DECEMBER 14, 2021
2 min

Building your start-up team



It’s a well-known fact that start-ups are risky - around 90% of them don’t make it. It’s a grim reality, and the challenges often discourage less prepared Founders. But being aware of the main reasons why start-ups fail can help you avoid basic mistakes - and one of them is having the wrong team.

In its first stages, a start-up demands time and hard work. As a Founder, you’re naturally prepared to put in the effort, but your team needs to be just as passionate about the problem you’re trying to solve and your vision for the solution.

The goal is to do business with people who believe in what you believe.” - Simon Sinek

It’s not always easy to find people who match Simon’s ideal, but start-ups have an advantage: you can spend a bit more time finding the people who follow you on a mission. Hiring someone with the same excitement as you and a can-do attitude is far more important than someone who simply ticks the boxes on skill sets because you can train and develop them - whilst someone who doesn’t have the right attitude or approach will be much harder to fit in.

It’s a given that your start-up team members must be comfortable with uncertainty and readily adaptable - products and services can pivot and start-ups often change direction to meet market demand. But, as a Founder, you also need to be open to people who think differently from you. The team working behind the scenes is vital to the company’s DNA, and although you’ll share the same vision and passion, having different perspectives is extremely valuable for problem-solving. 

This requires an honest and transparent relationship from the start, where opinions can be brought up respectfully and not dismissed. Whilst the Founder is the heart of the business, no successful company rests on the shoulders of one individual. It's the diversity offered by an experienced founding team that adds dimension to shape up the start-up. When a cross-functional team of professionals from different backgrounds, expertise and positions comes together, the magic happens.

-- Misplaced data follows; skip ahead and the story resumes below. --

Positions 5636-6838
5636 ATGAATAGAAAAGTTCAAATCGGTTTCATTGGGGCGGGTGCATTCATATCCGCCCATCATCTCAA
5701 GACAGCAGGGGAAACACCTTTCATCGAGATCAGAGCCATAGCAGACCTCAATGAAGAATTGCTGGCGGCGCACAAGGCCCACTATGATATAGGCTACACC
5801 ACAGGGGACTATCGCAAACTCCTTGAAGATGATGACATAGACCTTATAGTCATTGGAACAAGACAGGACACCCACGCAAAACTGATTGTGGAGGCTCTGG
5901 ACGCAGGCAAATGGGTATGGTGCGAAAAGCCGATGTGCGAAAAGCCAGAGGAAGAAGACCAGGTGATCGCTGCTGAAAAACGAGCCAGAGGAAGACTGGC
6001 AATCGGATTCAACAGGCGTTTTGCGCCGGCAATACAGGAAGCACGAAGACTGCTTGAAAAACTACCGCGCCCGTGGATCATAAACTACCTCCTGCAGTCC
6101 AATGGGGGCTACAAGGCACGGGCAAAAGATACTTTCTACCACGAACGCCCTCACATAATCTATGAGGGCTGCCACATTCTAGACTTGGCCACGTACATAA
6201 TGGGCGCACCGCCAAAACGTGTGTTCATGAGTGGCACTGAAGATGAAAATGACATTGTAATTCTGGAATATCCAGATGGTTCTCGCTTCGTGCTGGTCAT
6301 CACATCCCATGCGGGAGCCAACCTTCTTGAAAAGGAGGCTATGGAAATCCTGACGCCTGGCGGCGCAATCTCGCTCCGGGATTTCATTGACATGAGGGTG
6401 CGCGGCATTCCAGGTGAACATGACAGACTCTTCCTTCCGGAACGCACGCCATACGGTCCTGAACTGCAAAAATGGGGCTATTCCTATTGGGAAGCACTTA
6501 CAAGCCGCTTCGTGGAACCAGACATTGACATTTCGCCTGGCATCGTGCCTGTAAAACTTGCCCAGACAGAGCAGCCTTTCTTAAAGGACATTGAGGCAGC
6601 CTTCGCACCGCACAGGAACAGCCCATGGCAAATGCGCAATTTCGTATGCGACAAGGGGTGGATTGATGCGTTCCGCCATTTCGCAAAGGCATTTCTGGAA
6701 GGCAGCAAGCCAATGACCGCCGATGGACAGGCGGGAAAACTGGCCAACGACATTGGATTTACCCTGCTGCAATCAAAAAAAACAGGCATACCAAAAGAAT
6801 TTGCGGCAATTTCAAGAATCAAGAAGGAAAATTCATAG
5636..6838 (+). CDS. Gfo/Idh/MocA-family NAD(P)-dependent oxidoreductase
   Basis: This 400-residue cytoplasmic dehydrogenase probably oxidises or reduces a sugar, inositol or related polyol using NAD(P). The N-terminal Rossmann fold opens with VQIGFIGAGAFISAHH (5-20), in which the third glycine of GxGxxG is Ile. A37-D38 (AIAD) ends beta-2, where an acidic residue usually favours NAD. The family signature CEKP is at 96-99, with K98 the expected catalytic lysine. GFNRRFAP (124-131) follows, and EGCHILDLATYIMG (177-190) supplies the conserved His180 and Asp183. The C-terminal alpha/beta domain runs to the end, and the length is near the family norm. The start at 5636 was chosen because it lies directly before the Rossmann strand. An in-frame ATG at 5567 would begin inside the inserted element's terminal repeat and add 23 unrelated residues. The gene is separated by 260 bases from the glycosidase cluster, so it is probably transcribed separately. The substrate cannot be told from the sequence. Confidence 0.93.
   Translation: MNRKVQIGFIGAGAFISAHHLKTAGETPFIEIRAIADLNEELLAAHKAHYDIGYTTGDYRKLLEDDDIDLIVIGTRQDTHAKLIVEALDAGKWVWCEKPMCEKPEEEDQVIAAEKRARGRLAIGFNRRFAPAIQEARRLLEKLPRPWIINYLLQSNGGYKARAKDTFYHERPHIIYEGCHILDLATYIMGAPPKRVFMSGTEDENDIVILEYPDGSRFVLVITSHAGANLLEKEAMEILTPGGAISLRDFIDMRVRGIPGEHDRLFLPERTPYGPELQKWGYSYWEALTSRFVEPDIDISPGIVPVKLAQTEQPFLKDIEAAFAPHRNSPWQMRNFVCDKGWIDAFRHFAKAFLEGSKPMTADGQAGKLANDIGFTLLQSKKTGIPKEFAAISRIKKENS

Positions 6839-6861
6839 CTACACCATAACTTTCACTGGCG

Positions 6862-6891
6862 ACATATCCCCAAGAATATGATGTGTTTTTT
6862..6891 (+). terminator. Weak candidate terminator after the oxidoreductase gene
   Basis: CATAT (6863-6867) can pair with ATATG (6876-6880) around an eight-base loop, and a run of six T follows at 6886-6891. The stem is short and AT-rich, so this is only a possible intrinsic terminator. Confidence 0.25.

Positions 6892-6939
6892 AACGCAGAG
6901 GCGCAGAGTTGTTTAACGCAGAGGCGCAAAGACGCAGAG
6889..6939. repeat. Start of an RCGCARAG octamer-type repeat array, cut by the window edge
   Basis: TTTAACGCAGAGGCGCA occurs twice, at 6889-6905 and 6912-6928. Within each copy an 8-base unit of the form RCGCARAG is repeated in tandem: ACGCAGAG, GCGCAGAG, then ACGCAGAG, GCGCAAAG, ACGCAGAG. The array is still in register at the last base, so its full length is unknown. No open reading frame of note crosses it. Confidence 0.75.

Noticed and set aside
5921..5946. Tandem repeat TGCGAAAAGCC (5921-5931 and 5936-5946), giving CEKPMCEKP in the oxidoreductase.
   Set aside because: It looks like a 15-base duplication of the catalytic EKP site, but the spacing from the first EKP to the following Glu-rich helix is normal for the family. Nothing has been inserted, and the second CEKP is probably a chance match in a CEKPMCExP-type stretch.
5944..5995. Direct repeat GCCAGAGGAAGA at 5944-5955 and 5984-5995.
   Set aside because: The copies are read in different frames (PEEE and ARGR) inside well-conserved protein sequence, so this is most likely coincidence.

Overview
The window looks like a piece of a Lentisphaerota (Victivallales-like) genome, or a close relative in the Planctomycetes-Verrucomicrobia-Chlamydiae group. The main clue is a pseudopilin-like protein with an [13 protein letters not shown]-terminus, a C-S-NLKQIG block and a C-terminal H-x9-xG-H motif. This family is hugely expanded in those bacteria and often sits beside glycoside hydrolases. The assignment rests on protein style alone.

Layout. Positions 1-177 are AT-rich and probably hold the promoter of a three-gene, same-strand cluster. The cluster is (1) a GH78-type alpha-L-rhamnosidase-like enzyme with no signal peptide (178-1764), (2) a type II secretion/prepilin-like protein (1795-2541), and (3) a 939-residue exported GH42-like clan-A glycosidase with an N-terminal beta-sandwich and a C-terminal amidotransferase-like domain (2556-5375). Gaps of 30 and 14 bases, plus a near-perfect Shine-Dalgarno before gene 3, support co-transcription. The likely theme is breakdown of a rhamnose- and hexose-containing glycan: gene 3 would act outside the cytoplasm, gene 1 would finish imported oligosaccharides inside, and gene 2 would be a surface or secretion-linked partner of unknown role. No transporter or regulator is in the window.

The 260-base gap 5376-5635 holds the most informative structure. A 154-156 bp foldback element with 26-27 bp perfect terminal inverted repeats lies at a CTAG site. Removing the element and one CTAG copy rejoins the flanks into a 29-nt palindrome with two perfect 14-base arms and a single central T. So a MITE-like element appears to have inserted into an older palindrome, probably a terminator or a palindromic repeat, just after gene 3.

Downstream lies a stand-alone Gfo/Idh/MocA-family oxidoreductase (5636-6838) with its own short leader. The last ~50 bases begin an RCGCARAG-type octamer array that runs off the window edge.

A start-up is a learning ground for everybody - and, if done well, it’s just a phase. You must hire for the long-term, focusing on where you want your company to be. The right team will be your business’ stepping stone for success: they will grow with you and help your start-up evolve into an established enterprise. 

Investors don’t look only at product and financials: they also want to know about your team, which will get as much scrutiny as financials. So focus on building a team of leaders who can head their respective departments in the future, even if they’re not senior professionals now. Once you have a basic structure in place, company growth and team development will allow them to transition into more significant roles later on.

The smaller your company, the more critical each hire is, and also more risky. Hiring the wrong people - especially at the beginning - can do far more damage than holding off and not hiring, so starting slow and making sure each hire is the right one is essential. During those early stages, tapping into external sources of talent can give you the support of experienced and highly-skilled professionals to quickly get your product out there without committing to full-time hires. As the company grows, the less impact a single individual might have - and you’ll have a better understanding of who you need and when, allowing you to hire your permanent team with confidence.

This flexibility is an advantage start-ups have over established companies, and one of the reasons non-technical Founders work with agencies or partner with a Venture Builder like Founder + Lightning. If you would like to find out more about how we work and how our model protects you from the risk of hiring the wrong team early on, get in touch today.

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